• Add a tab with info about surrounding area for visitors
  • Distinguish downloads section on tech info page
  • Split “Rent It” button into “Rent It | Plan a Visit”

Visual Design

With this information in mind, our team had a solid foundation on which we could build a working prototype. We had decided on a basic layout for the information that we would be presenting in our mobile site. To truly reach a corporate audience, though, we knew that we needed to present them with a product that felt familiar and aesthetically pleasing. Thus, we visited numerous sites aimed at corporations to help us understand the tone that our audience would expect. We then curated screenshots of these sites, and, using, constructed a mood board to help us determine the best choices of font, color, and style to use for a corporate audience.

Web pages that influenced our stylistic choices included Monster’s job posting homepage, corporate law firm Akerman LLP’s homepage, and Go Daddy’s homepage. There were a few key takeaways from our analysis of the mood board:

  • There is no single color or group of colors to choose from, but pick a color theme (cool or warm) and stick with it (This was especially important for us because Bucknell’s colors are blue and orange, two colors on opposite sides of a cool and warm scale)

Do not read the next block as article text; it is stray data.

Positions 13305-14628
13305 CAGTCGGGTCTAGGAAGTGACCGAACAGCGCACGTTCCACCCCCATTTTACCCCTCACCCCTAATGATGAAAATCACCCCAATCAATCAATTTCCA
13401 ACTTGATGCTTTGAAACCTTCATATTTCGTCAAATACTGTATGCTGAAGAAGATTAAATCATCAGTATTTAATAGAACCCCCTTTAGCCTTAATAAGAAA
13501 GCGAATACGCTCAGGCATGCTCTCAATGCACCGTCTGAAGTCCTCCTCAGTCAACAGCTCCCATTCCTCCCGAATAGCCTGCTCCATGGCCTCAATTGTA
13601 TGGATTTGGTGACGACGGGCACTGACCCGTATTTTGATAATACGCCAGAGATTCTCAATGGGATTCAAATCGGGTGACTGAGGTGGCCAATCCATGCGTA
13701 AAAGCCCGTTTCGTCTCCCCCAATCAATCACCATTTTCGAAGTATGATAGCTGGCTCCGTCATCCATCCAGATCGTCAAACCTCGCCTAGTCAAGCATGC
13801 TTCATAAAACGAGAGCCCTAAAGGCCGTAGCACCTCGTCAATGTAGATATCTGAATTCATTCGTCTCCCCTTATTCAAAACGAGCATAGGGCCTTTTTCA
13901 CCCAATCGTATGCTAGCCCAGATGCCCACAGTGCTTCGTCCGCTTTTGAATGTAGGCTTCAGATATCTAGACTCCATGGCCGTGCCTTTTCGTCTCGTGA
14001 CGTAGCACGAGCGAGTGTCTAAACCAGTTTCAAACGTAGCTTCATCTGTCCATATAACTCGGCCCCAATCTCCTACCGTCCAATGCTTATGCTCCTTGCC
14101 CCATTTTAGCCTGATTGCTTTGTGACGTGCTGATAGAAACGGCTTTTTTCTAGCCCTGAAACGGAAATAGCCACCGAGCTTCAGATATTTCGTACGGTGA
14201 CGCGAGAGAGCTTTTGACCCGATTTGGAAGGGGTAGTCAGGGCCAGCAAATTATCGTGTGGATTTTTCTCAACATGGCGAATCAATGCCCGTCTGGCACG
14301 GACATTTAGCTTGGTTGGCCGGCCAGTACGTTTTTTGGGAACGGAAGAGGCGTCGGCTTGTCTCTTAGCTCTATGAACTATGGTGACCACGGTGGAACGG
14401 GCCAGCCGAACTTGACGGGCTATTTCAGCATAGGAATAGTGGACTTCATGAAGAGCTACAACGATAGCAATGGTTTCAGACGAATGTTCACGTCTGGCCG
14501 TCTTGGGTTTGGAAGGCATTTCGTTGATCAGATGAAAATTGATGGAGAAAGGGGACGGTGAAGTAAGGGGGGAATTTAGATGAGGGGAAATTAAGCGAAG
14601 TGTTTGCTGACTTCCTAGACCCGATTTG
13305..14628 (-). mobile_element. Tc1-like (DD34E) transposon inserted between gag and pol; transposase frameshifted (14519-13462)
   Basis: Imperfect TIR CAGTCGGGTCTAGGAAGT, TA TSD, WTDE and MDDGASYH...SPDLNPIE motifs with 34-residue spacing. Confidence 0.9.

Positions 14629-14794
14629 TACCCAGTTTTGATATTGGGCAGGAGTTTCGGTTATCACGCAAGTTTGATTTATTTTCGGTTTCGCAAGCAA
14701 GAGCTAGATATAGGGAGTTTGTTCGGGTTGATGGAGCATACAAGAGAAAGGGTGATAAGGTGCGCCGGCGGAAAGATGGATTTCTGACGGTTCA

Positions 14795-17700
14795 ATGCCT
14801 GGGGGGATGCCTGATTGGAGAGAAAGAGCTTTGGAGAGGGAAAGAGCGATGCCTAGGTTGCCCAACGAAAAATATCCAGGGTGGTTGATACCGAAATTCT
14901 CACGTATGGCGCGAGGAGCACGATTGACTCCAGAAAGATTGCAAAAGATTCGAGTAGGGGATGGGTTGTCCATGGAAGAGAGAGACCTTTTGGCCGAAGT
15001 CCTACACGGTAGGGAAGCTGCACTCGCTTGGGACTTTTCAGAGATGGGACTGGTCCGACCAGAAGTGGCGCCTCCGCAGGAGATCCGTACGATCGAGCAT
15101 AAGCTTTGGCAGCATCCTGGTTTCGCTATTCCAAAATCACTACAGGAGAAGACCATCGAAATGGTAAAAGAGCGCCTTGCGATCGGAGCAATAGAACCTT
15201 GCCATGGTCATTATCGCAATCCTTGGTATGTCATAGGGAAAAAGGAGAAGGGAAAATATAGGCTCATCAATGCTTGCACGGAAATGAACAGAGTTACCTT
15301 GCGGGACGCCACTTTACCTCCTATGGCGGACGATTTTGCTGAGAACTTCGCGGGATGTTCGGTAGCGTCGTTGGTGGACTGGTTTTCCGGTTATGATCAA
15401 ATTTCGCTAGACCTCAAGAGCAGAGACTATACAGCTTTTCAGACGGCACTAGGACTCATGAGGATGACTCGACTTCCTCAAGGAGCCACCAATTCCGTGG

• Pages are simple and to the point
  • One or two large photos per page
  • Simple, easy to read font
  • Advertise your product (in our case, the Weis Center)
  • Place quick links to important things.

Digital Prototype

Using these key stylistic points in conjunction with the informational layout that we had previously decided upon and the feedback of our test users, our team constructed a digital prototype of the project with Invision. Below are the various pages of our design.

The homepage for our mobile site
The events page. Users will be able to scroll through and select events in the menu at the top of the page.
Left: The main menu, which appears when the user clicks the hamburger button at the top right of a page. Middle and right: Tech Information page
Left: Plan a Visit page with Map selected. Right: Plan a Visit page with Seating Chart Selected.